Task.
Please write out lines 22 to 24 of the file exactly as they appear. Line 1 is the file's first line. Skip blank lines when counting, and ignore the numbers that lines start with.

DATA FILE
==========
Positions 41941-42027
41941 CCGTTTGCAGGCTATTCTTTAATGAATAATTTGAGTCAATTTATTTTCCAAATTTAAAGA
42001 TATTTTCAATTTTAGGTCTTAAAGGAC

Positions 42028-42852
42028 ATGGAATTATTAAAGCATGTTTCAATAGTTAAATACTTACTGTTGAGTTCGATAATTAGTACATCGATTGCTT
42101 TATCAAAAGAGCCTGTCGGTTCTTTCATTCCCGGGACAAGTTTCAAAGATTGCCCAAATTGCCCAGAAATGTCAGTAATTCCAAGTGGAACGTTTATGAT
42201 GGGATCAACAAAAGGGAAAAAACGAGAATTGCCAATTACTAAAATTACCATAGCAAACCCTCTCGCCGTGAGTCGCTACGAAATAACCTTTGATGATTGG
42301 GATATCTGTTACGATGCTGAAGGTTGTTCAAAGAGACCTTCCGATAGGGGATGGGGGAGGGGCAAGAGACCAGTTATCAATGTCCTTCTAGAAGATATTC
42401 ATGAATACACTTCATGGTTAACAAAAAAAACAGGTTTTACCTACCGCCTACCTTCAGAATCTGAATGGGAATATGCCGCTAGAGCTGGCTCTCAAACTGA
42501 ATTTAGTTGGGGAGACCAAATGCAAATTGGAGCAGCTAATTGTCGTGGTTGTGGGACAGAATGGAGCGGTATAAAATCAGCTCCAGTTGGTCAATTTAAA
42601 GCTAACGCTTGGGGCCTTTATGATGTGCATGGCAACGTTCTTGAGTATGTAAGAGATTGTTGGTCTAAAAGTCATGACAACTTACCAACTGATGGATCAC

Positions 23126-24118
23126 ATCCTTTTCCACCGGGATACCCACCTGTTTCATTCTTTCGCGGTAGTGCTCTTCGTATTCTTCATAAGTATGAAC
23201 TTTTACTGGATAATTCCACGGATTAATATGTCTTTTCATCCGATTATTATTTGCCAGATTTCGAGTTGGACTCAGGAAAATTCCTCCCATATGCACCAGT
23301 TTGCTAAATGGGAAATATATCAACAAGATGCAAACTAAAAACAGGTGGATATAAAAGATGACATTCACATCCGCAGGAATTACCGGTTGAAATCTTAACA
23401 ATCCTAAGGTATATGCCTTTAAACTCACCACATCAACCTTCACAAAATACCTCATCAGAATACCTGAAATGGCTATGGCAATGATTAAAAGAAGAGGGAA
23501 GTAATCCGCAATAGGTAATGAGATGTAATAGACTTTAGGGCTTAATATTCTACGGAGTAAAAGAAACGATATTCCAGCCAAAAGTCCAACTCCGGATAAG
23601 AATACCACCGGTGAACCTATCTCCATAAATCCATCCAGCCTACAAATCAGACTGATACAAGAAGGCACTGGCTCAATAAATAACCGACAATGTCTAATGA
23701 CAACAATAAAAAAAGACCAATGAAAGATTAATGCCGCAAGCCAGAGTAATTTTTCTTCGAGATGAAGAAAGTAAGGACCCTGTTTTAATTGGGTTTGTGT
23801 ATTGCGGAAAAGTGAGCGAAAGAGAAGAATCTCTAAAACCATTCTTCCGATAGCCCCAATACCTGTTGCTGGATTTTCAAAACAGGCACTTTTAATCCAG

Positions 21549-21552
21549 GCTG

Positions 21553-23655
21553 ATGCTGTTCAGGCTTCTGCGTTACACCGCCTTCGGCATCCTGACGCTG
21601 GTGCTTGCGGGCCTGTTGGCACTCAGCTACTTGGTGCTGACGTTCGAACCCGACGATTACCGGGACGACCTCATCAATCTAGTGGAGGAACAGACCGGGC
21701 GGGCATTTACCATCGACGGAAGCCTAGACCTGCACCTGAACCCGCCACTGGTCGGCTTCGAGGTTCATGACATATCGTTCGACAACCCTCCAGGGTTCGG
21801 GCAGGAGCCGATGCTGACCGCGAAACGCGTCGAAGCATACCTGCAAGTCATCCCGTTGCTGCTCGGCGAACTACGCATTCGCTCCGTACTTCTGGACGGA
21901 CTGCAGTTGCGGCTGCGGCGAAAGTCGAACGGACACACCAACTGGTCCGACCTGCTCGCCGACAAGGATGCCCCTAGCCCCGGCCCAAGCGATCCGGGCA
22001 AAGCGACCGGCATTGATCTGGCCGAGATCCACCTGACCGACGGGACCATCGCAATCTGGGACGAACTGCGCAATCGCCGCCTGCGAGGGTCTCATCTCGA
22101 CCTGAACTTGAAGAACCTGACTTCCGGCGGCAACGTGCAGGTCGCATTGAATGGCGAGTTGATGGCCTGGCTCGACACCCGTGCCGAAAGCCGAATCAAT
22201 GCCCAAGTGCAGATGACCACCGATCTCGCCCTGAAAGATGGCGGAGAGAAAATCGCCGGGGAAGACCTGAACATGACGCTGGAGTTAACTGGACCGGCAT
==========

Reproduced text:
21549 GCTG

Positions 21553-23655
21553 ATGCTGTTCAGGCTTCTGCGTTACACCGCCTTCGGCATCCTGACGCTG